The past four bishops
Since becoming a diocese
in 1937, Lansing has had five bishops.
Joseph Albers was born in Cincinnati
in 1891 and ordained a priest there in 1916. As a chaplain in World
War I, he was wounded three times and received the Silver Star for
bravery. At 38, he was consecrated auxiliary bishop of Cincinnati,
making him one of the youngest bishops in the country. He was assigned
to establish the new Diocese of Lansing in 1937.
In January 1938, there was a serious fire in the rectory of St.
Mary Cathedral. Bishop Albers, his lungs weakened from being gassed
in World War I, collapsed and was rescued by local firemen.
During his episcopacy, the diocese built 38 parishes, 42 elementary
schools and two high schools, earning Bishop Albers the appellation,
Oct. 7, 1964, the Most Rev. Bishop Alexander M. Zaleski
was sent from the Archdiocese of Detroit to new duties in Lansing,
and as eventual successor to the ailing Bishop Albers, who died
on Dec. 1, 1965.
One of seven children, Zaleski was born in Laurel, N.Y., in 1906.
He was ordained in 1931 in Louvain, Belgium. He had attended St.
Mary College in Orchard Lake and returned there to be a Scripture
professor. In 1950, he was appointed auxiliary bishop of Detroit,
serving there until coming to Lansing. Bishop Zaleski had many responsibilities
in the church hierarchy nationally. He died in 1975.
Succeeding Bishop Zaleski was Kenneth Povish, the
first of our bishops to be a Michigan native.
Born in 1924 in Alpena, he was ordained a priest in 1950 for the
Diocese of Saginaw.
He was in that diocese until appointed as bishop of Crookston, Minn.
On Dec. 11, 1975, he was installed as Lansing’s third bishop.
For a number of years, while a parish priest in the Saginaw Diocese,
Bishop Povish wrote a column for the Catholic Weekly newspaper.
Then, as bishop of Lansing, he was again a columnist for the newspaper,
and appeared on a regular television program called Real to Reel.
After a long battle with cancer, Bishop Povish died on Sept. 5,
fourth bishop, Carl F. Mengeling, was born Oct.22,
1930, in Hammond, Ind. He was ordained in 1957. In 1964, he earned
a doctorate in sacred theology in Rome. He taught for four years,
then was a pastor at different parishes until coming to Lansing
as bishop on Jan. 25, 1996. He initiated the publication of FAITH
magazine, which has won numerous Catholic Press Association awards.
An interesting footnote is that three of our first four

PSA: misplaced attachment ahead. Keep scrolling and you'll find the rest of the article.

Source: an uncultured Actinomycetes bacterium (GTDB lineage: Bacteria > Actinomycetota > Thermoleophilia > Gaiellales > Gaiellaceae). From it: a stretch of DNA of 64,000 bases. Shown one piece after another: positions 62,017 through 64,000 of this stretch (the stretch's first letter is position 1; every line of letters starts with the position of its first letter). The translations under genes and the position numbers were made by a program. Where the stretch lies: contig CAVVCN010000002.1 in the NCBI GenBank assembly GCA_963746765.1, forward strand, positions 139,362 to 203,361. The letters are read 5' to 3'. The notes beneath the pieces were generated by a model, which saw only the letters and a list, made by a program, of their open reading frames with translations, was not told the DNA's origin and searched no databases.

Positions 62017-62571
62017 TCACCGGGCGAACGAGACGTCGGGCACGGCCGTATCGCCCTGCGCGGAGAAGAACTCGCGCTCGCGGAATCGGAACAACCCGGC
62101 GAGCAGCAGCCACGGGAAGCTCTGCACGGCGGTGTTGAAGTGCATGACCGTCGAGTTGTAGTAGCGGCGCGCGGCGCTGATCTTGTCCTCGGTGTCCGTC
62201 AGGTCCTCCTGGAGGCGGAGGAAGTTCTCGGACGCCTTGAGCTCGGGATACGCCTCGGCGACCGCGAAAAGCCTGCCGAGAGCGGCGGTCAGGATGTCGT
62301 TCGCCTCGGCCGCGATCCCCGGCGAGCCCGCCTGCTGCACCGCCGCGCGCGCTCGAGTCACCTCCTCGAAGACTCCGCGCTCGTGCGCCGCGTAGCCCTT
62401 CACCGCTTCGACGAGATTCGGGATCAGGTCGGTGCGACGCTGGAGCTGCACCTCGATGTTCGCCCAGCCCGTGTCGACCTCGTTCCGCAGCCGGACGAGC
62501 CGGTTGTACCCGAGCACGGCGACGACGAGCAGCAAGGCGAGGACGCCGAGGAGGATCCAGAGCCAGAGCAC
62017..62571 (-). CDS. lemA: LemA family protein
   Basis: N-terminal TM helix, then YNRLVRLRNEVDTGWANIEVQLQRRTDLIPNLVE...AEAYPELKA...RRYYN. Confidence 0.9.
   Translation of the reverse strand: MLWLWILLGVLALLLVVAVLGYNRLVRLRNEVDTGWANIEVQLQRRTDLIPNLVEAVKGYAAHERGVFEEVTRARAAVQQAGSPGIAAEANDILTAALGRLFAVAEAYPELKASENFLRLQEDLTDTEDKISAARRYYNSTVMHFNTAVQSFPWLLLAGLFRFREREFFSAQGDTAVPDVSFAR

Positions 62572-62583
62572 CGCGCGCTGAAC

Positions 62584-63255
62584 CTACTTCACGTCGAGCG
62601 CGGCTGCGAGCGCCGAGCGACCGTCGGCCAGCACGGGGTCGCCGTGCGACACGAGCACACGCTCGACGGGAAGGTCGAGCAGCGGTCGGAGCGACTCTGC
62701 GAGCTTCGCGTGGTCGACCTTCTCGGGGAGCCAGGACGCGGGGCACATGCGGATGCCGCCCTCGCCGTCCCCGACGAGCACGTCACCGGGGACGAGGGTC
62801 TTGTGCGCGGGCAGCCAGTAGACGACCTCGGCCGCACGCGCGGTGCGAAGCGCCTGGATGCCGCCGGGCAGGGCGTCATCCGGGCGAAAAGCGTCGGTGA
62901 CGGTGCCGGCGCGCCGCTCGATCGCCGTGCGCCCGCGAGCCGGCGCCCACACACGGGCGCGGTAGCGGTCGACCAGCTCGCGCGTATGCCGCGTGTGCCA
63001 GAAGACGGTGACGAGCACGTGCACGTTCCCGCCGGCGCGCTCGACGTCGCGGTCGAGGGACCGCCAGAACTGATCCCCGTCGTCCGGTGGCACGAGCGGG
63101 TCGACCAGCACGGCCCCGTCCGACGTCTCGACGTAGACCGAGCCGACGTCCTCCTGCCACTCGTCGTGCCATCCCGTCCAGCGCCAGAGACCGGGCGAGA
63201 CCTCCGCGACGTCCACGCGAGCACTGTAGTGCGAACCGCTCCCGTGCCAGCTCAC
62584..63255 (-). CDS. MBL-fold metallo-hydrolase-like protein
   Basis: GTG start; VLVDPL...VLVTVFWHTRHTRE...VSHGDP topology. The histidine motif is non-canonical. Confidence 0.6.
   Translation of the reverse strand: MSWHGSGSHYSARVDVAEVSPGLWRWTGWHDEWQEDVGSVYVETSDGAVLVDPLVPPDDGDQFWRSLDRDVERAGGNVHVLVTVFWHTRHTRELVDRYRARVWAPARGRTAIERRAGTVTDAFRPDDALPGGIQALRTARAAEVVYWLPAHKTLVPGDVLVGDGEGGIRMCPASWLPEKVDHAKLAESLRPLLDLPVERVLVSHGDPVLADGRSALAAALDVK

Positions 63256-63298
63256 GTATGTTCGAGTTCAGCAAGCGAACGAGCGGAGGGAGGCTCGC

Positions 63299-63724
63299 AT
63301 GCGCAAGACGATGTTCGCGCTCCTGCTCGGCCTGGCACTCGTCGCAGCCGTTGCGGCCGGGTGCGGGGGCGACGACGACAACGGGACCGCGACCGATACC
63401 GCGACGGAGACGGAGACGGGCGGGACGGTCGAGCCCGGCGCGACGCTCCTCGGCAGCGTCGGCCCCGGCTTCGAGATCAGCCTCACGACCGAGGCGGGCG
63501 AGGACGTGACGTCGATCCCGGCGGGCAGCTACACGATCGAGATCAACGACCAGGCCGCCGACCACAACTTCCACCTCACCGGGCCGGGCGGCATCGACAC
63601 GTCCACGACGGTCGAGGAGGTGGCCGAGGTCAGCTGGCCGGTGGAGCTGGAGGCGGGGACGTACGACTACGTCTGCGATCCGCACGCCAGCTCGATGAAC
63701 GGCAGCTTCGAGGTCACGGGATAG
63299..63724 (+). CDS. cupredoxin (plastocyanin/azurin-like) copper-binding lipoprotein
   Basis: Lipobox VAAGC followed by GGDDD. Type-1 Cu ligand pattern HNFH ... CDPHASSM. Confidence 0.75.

bishops (all except Bishop Povish) were present at the opening session
of the Second Vatican Council. Bishops Albers and Zaleski were attending,
and Father Mengeling was a page.
Priests from Michigan who became bishops elsewhere
Bishop Joseph Rademacher
Though he never was a priest in the Lansing Diocese, Joseph Rademacher
was born in the parish of St. Peter in Westphalia in 1840. He was
consecrated bishop of Nashville in 1883.
Bishop Michael Joseph Green
Born in 1917 in St. Joseph, M. Joseph Green was ordained a priest
on July 14, 1946. Msgr. Green was consecrated as the first auxiliary
bishop of the diocese at St. Mary Cathedral on August 28, 1962.
He was the bishop of Reno, Nev., from 1967-74. After resigning there,
he was pastor of St. Joseph in Adrian until his retirement in 1979.
He died Aug. 30, 1982.
Bishop James Sullivan
James Sullivan was born in Kalamazoo and was ordained in 1955 in
the Lansing diocese. He founded Liturgical Commission Publishings,
which offers priests daily commentaries for the Mass and homilies.
He was named auxiliary bishop in 1972 when Bishop Zaleski’s
health was failing. He was appointed as Bishop of Fargo, N.D., in
Bishop Paul Donovan
Paul Donovan was born in Iowa, but attended St. Mary Cathedral High
School in Lansing. He was pastor at Our Lady of Fatima, Michigan
Center, and at St. Agnes in Flint, also serving as the head of the
priests’ council, which advises the bishop. When Kalamazoo
was created as a diocese in 1971, Father Donovan became its bishop,
until he retired in 1994.
Bishop James Murray
James Murray was born in Jackson in 1932 and ordained a priest in
1958. He was rector at St. Mary Cathedral in Lansing for 25 years
and chancellor for the diocese from 1968-98, when he was named the
third bishop of Kalamazoo.
Monsignor Albert Koenigsknecht, M.M.
A native of Most Holy Trinity Parish, Fowler, Albert Koenigsknecht
was ordained in 1945. In 1973, Msgr. Koenigsknecht was appointed
apostolic administrator of the Juli Prelature in Peru. An apostolic
administrator has the rank of a bishop without the privilege to
ordain. He died in an automobile accident in February 1986 in Peru.